For many grade-school girls and the parents who reared them, Blake Edwards’ classic adaptation of Truman Capote’s novel was treated as a slumber party rite of passage, a grown-up yet frothy romance about a young woman who somehow manages to overcome her cumbersome fabulousness and face life’s responsibilities in order to find true love. However, the observant preadolescent will eventually realize that something doesn’t quite add up in the film’s seemingly wholesome portrait. What does Holly mean when she says any decent man will pay a lady $50 for a trip to the powder room, and why are there men violently banging at her door at all hours of the night? The mesmerizing swirl of jewel-toned cocktail dresses and easy-swinging jazz, and a handsome—if curiously effete—George Peppard gave way to the hard truth that Breakfast at Tiffany’s is not just a fairy tale, but the story of a prostitute and a kept man struggling to survive amidst failure, self-loathing, and denial in a gritty New York, reaching for the fantasy of New York glittering just beyond their reach.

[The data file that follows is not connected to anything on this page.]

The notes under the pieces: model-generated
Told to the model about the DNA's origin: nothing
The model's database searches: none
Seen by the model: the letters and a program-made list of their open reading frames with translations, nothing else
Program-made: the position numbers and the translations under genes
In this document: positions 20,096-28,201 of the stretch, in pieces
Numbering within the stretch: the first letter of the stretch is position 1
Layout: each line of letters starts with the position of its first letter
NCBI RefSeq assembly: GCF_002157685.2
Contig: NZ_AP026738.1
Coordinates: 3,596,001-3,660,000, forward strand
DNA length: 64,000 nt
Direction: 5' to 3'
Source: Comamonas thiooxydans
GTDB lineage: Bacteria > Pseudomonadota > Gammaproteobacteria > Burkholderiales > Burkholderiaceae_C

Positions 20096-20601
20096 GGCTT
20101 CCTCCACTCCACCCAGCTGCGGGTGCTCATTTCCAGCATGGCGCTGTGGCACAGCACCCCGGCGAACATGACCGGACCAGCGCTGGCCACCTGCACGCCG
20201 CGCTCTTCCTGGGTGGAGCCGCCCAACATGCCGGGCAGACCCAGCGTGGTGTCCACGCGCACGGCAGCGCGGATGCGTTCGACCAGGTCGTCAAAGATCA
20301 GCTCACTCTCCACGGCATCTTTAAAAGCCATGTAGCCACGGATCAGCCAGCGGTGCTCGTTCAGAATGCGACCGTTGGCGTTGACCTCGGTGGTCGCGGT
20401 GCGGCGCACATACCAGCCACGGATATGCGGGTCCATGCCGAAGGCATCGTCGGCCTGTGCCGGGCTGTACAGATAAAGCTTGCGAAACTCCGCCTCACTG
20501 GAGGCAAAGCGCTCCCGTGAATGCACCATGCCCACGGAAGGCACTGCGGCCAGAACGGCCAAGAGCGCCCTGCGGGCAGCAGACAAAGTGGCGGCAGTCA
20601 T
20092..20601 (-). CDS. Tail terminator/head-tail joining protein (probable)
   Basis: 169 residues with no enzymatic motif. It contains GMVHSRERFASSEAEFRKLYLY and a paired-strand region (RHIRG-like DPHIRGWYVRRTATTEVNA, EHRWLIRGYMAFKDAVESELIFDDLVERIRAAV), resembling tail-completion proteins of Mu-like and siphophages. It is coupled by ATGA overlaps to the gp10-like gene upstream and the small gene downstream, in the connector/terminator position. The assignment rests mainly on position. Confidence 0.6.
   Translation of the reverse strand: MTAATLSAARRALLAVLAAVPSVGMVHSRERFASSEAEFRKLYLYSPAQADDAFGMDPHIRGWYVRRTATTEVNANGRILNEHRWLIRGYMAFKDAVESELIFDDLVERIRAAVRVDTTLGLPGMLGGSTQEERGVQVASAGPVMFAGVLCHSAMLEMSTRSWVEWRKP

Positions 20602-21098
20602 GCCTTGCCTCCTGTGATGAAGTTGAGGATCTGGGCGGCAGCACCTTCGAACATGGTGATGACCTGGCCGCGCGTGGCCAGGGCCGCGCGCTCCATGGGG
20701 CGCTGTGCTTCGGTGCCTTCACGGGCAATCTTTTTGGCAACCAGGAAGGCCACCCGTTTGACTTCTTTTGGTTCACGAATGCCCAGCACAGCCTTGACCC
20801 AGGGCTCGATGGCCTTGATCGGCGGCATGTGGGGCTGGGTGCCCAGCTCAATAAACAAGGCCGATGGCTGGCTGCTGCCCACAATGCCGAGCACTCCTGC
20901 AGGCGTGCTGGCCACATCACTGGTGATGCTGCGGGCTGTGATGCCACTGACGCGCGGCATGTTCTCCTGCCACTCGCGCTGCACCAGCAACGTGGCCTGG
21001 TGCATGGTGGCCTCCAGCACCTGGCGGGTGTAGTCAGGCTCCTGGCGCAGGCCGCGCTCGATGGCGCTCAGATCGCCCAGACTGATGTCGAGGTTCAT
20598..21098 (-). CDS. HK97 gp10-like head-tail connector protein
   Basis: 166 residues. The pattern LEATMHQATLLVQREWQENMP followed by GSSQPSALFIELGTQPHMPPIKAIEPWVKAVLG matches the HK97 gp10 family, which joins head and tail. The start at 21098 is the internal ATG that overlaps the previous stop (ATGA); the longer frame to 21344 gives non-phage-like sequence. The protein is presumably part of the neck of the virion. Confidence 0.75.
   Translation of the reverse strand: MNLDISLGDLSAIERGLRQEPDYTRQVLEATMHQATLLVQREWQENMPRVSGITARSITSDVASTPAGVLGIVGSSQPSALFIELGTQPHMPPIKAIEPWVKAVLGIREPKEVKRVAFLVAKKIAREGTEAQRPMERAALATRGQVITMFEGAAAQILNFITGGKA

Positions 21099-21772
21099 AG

Breakfast at Tiffany’s is full of code words that obscure its more unsavory elements, such as “the candy store,” which refers to Holly’s illegal meetings with the gangster Sally Tomato, or Holly referring to the sugar mama who keeps Paul in typewriter ribbons and bespoke suits as his “decorator friend.” These euphemisms are uttered in the interest of discretion and protection but also as a kind of wry, adult acknowledgment of the truth of the matter, a sign that Holly and Paul very much understand one another’s ethically questionable lifestyles. A more poignant, if unexpected collaborator in the ruse that is Holly’s glamour is composer Henry Mancini, whose complex candy-pop score remains one of the film’s hallmarks.